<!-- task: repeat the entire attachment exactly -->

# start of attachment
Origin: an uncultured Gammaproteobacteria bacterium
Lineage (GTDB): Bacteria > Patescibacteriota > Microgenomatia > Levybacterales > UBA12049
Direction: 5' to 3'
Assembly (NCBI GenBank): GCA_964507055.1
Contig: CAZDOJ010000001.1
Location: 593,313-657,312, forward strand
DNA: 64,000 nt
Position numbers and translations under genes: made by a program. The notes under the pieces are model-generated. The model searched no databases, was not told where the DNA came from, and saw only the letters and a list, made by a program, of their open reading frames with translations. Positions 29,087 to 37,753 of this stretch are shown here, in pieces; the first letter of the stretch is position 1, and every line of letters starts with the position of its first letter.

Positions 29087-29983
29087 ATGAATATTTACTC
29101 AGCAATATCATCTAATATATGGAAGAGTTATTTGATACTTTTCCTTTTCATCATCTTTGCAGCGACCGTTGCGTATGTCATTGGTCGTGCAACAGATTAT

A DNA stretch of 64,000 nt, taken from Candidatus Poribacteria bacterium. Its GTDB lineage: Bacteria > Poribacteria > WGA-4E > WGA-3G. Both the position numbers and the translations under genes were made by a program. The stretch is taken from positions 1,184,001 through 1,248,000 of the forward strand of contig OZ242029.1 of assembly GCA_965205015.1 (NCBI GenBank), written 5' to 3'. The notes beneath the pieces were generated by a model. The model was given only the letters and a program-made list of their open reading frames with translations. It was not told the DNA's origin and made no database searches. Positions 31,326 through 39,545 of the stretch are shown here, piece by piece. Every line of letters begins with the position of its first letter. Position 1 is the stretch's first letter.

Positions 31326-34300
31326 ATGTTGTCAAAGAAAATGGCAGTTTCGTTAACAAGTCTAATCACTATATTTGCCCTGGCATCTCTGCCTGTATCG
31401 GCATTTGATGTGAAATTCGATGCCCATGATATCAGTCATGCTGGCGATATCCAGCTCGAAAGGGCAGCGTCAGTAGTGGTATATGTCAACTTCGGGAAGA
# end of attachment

Origin: an uncultured Gammaproteobacteria bacterium
Lineage (GTDB): Bacteria > Patescibacteriota > Microgenomatia > Levybacterales > UBA12049
Direction: 5' to 3'
Assembly (NCBI GenBank): GCA_964507055.1
Contig: CAZDOJ010000001.1
Location: 593,313-657,312, forward strand
DNA: 64,000 nt
Position numbers and translations under genes: made by a program. The notes under the pieces are model-generated. The model searched no databases, was not told where the DNA came from, and saw only the letters and a list, made by a program, of their open reading frames with translations. Positions 29,087 to 37,753 of this stretch are shown here, in pieces; the first letter of the stretch is position 1, and every line of letters starts with the position of its first letter.

Positions 29087-29983
29087 ATGAATATTTACTC
29101 AGCAATATCATCTAATATATGGAAGAGTTATTTGATACTTTTCCTTTTCATCATCTTTGCAGCGACCGTTGCGTATGTCATTGGTCGTGCAACAGATTAT

A DNA stretch of 64,000 nt, taken from Candidatus Poribacteria bacterium. Its GTDB lineage: Bacteria > Poribacteria > WGA-4E > WGA-3G. Both the position numbers and the translations under genes were made by a program. The stretch is taken from positions 1,184,001 through 1,248,000 of the forward strand of contig OZ242029.1 of assembly GCA_965205015.1 (NCBI GenBank), written 5' to 3'. The notes beneath the pieces were generated by a model. The model was given only the letters and a program-made list of their open reading frames with translations. It was not told the DNA's origin and made no database searches. Positions 31,326 through 39,545 of the stretch are shown here, piece by piece. Every line of letters begins with the position of its first letter. Position 1 is the stretch's first letter.

Positions 31326-34300
31326 ATGTTGTCAAAGAAAATGGCAGTTTCGTTAACAAGTCTAATCACTATATTTGCCCTGGCATCTCTGCCTGTATCG
31401 GCATTTGATGTGAAATTCGATGCCCATGATATCAGTCATGCTGGCGATATCCAGCTCGAAAGGGCAGCGTCAGTAGTGGTATATGTCAACTTCGGGAAGA